Iceland’s incumbent president secures new term with decisive win

Johannesson won 92.2 percent of the vote.

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Iceland’s President Guðni Johannesson delivers a speech during a session of the International Arctic Forum in Saint Petersburg, Russia on April 9, 2019. (Anton Vaganov / Reuters File Photo)

REYKJAVIK — Iceland’s incumbent president, Guðni Johannesson, has secured a new four-year term in office following a decisive win in Saturday’s presidential vote.

Johannesson won 92.2 percent of the vote, while his single challenger, Gudmundur Franklin Jonsson, had just under 8 percent, tallies showed on Sunday.

The results were in line with opinion polls that had suggested Johannesson would be re-elected with a comfortable margin.

Turnout was almost 67 percent. About 252,000 voters were eligible to vote.

In an interview with public broadcaster RUV after it was clear he had won, Johannesson discussed leadership styles.

He said that although he was not a supporter of English Premier League football club Liverpool, he wanted to be a leader like the club’s German manager, Juergen Klopp.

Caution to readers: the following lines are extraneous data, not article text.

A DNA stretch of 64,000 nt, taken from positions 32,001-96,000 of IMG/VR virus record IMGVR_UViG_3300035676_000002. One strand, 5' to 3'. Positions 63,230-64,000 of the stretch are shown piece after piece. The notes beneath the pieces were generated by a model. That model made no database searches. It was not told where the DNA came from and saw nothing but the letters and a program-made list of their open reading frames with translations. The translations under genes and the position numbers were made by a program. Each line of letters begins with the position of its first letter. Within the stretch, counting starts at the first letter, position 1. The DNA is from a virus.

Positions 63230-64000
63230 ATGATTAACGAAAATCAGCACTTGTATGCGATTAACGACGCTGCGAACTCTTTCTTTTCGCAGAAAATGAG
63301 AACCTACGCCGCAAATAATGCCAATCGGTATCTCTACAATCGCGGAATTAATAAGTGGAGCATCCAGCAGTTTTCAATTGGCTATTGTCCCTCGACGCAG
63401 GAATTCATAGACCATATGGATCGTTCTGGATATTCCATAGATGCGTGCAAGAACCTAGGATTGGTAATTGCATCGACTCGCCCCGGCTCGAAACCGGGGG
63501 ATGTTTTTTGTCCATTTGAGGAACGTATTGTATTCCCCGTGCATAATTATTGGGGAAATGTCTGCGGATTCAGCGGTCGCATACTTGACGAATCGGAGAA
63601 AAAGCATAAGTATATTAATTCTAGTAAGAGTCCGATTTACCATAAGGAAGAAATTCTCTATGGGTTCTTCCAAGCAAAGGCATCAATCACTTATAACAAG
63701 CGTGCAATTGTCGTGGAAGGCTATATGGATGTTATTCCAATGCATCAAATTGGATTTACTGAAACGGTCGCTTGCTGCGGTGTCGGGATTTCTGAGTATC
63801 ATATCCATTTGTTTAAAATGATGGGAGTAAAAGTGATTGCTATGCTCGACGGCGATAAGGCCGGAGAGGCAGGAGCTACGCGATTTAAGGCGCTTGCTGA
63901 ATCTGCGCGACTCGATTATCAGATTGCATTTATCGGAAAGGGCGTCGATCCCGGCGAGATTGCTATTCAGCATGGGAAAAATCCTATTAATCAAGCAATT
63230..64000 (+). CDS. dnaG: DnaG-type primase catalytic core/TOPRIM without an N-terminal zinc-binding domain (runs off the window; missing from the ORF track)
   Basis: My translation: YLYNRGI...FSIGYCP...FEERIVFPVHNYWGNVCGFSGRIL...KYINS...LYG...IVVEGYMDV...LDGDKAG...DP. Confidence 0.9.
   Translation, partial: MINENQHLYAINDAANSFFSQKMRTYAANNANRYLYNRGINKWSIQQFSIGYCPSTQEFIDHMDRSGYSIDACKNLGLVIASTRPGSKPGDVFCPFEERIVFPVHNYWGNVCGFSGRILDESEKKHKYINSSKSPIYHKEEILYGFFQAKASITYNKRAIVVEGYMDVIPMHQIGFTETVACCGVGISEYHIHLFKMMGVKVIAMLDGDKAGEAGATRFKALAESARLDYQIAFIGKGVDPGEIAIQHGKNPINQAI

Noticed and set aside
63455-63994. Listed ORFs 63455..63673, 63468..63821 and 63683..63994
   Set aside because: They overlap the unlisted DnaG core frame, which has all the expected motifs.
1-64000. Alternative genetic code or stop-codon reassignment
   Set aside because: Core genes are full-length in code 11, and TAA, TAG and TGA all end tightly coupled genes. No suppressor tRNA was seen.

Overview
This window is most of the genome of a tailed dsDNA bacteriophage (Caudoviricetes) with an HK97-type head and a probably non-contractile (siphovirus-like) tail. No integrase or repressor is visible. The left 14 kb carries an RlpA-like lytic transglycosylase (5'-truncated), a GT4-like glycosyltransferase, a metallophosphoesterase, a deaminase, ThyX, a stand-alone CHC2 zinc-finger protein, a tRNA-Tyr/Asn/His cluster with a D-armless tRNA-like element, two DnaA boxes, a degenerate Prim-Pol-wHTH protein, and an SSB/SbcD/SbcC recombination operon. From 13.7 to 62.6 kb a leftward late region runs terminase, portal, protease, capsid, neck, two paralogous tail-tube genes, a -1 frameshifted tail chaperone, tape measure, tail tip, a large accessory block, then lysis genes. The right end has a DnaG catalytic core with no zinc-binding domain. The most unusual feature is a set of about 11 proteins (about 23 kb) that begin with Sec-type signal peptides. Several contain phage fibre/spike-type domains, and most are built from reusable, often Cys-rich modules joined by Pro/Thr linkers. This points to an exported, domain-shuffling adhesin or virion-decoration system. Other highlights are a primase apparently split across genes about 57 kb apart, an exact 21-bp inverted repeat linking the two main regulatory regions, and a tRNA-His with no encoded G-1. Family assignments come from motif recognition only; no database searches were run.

Klopp had shown great leadership when he guided Liverpool to become champions again in England, he said.

“He showed responsibility but also humbleness. He was competitive but also polite. Firm but also humble. That’s the way good leaders are and that is the sort of president I want to be for the next four years,” Johannesson said.

Johannesson, 52, has a background as a historian specializing in the presidency of Iceland, and he ran as an independent in 2016.

He declared his intention to run again in his New Year’s speech, and during his first term has sought to act as a unifying figure.

While largely playing a ceremonial role, the president does influence the formation of government in the North Atlantic nation of about 360,000 people.

The president can also veto legislation that can be placed under a referendum.

Reporting by Freyr Gigja Gunnarsson in Reykjavik and Lennart Simonsson in Lahti, Finland.